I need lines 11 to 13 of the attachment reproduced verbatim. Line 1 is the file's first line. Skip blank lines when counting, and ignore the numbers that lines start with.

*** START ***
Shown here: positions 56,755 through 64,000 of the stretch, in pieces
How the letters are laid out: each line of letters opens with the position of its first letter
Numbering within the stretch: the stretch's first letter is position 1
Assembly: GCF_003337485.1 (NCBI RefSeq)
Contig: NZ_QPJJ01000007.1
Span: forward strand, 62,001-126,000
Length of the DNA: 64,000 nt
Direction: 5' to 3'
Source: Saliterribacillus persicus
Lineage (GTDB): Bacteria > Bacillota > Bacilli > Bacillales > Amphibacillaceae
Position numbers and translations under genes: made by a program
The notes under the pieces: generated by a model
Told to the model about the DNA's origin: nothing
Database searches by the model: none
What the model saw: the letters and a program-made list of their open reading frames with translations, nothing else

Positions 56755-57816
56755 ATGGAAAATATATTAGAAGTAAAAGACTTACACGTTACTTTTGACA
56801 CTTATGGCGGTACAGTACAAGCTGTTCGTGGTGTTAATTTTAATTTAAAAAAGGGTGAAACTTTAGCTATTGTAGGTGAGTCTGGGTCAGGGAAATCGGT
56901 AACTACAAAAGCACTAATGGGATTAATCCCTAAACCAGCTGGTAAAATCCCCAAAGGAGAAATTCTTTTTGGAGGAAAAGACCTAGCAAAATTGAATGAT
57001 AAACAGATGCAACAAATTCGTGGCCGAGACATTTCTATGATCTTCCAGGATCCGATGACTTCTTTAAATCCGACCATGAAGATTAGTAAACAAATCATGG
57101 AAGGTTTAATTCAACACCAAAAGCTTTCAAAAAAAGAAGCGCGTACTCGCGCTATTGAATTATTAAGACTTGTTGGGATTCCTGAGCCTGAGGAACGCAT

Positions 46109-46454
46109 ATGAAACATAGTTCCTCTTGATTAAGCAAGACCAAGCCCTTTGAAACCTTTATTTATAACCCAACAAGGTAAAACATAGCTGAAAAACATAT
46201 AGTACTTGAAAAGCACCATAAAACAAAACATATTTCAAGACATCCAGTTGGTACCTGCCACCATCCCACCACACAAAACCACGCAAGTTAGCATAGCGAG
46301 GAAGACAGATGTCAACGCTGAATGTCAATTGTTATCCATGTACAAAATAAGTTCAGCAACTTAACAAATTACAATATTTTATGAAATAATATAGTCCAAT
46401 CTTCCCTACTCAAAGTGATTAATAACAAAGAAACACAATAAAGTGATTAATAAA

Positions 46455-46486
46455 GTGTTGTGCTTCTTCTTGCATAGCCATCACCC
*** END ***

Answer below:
Position numbers and translations under genes: made by a program
The notes under the pieces: generated by a model
Told to the model about the DNA's origin: nothing